Yam plants have thick tubers (generally a development of the base of the stem) which often have thick, almost barklike skin. The long, slender, annual, climbing stems bear lobed or entire leaves that are either alternate or opposite. The unisexual flowers are borne in long clusters. The flowers are generally small and individually inconspicuous though collectively showy. Each consists of a greenish bell-shaped or flat perianth of six pieces, enclosing six or fewer stamens in the male flowers and surmounting a three-celled three-winged ovary in the female flowers. The ovary ripens into a membranous capsule, bursting by three valves to liberate numerous flattish or globose seeds.
Yam tubers consist of about 21% dietary fibre and are rich in carbohydrates, vitamin C and essential minerals.
The tuber is the main part of the yam plant which has high carbohydrate content (low in fat and protein) and provides a good source of energy. Unpeeled yam has vitamin C. Yam, sweet in flavour, is consumed as boiled yam (as cooked vegetable) or fufu or fried in oil and then consumed. It is often pounded into a thick paste after boiling and is consumed with soup. It is also processed into flour for use in the preparation of the paste. Its medicinal use as a heart stimulant is attributed to its chemical composition, which consists of alkaloids of saponin and sapogenin. Its use as an industrial starch has also been established as the quality of some of the species is able to provide as much starch as in cereals.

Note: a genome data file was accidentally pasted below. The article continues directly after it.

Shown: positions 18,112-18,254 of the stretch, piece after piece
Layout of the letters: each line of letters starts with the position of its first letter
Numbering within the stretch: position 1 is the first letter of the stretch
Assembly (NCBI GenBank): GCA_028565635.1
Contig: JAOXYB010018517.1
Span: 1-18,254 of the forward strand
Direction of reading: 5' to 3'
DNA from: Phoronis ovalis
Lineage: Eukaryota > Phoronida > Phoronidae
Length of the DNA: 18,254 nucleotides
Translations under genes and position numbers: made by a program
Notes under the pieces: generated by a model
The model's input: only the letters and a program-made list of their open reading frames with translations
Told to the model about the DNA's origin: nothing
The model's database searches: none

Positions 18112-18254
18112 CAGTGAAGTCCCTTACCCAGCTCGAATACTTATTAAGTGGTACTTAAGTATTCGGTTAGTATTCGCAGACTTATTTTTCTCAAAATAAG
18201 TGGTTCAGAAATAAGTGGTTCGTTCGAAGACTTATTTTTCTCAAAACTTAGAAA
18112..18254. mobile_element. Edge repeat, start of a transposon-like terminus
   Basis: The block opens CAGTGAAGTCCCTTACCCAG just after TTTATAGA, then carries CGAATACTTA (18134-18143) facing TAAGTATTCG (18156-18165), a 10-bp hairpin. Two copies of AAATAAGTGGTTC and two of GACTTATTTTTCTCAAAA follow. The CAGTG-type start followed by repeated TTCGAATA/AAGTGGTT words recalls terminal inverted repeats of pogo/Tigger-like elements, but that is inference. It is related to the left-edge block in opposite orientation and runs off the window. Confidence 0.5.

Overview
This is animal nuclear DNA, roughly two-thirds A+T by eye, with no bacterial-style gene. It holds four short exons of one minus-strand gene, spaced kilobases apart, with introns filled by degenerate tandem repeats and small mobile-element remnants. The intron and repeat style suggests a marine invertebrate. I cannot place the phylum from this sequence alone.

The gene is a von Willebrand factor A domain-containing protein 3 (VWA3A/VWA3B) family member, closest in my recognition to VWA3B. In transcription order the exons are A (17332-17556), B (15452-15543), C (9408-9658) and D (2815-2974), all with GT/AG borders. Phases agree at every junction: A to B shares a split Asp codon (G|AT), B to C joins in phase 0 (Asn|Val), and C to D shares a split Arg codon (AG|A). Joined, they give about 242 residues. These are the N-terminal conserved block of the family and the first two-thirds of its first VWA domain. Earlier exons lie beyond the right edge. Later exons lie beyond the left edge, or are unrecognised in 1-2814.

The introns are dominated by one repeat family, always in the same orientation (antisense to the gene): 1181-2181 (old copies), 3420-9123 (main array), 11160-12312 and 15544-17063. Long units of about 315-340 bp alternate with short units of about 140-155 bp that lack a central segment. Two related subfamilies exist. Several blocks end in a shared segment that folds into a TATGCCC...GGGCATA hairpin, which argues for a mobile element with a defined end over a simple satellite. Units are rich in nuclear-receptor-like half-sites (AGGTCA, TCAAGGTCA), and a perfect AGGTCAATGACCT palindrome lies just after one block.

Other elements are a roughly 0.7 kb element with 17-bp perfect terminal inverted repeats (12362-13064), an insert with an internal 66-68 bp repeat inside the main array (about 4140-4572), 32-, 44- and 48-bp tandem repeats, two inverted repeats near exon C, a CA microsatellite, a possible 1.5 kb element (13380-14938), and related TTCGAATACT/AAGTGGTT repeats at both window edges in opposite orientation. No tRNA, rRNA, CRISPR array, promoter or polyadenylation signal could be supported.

Storage of Yam Tuber
Roots and tubers such as yam are living organisms. When stored, they continue to respire. To reduce post-harvest losses during storage, the reduced temperature in storage facilities should be maintained. The best temperature to store yams is between 14-16°C (57.2-60.8°F), with high technology controlled humidity and climatic conditions, after a process of curing. Most countries that grow yam as food staple are too poor to afford high technology storage systems.
There are several traditional storage structures used for yam storage including leaving the tubers in the ground until required, the yam barn, and underground structures. Leaving the tubers in the ground until required is the simplest storage technique practised by rural small-scale farmers. When carried out on-farm, this type of storage prevents the use of the farmland for further cropping. Harvested yams can also be put in ashes and covered with soil, with or without grass mulch until required.
The yam barn is the principal traditional yam storage structures in the major producing areas. Barns are usually located in a shaded area and constructed so as to facilitate adequate ventilation while protecting tubers from flooding and insect attack. Barns consist of a vertical wooden framework to which the tubers are individually attached